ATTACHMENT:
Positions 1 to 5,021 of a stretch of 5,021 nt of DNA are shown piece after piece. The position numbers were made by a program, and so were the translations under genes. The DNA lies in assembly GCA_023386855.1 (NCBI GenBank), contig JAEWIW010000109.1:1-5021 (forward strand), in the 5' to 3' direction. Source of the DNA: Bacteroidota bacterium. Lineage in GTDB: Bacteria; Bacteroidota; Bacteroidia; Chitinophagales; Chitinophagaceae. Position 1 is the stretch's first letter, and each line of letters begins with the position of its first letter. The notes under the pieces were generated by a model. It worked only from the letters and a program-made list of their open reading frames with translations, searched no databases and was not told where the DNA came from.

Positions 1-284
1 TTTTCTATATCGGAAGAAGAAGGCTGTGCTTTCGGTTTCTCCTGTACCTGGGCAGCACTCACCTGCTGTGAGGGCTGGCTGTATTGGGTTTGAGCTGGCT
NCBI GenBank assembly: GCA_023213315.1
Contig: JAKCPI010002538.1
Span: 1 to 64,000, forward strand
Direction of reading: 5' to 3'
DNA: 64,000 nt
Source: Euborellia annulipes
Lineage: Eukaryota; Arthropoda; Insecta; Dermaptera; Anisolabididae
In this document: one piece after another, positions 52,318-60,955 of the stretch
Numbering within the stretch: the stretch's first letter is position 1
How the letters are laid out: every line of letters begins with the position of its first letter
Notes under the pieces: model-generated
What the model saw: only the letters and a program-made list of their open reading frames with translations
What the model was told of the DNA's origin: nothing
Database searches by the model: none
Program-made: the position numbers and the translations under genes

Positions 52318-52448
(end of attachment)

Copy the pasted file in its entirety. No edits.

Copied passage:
Positions 1 to 5,021 of a stretch of 5,021 nt of DNA are shown piece after piece. The position numbers were made by a program, and so were the translations under genes. The DNA lies in assembly GCA_023386855.1 (NCBI GenBank), contig JAEWIW010000109.1:1-5021 (forward strand), in the 5' to 3' direction. Source of the DNA: Bacteroidota bacterium. Lineage in GTDB: Bacteria; Bacteroidota; Bacteroidia; Chitinophagales; Chitinophagaceae. Position 1 is the stretch's first letter, and each line of letters begins with the position of its first letter. The notes under the pieces were generated by a model. It worked only from the letters and a program-made list of their open reading frames with translations, searched no databases and was not told where the DNA came from.

Positions 1-284
1 TTTTCTATATCGGAAGAAGAAGGCTGTGCTTTCGGTTTCTCCTGTACCTGGGCAGCACTCACCTGCTGTGAGGGCTGGCTGTATTGGGTTTGAGCTGGCT
NCBI GenBank assembly: GCA_023213315.1
Contig: JAKCPI010002538.1
Span: 1 to 64,000, forward strand
Direction of reading: 5' to 3'
DNA: 64,000 nt
Source: Euborellia annulipes
Lineage: Eukaryota; Arthropoda; Insecta; Dermaptera; Anisolabididae
In this document: one piece after another, positions 52,318-60,955 of the stretch
Numbering within the stretch: the stretch's first letter is position 1
How the letters are laid out: every line of letters begins with the position of its first letter
Notes under the pieces: model-generated
What the model saw: only the letters and a program-made list of their open reading frames with translations
What the model was told of the DNA's origin: nothing
Database searches by the model: none
Program-made: the position numbers and the translations under genes

Positions 52318-52448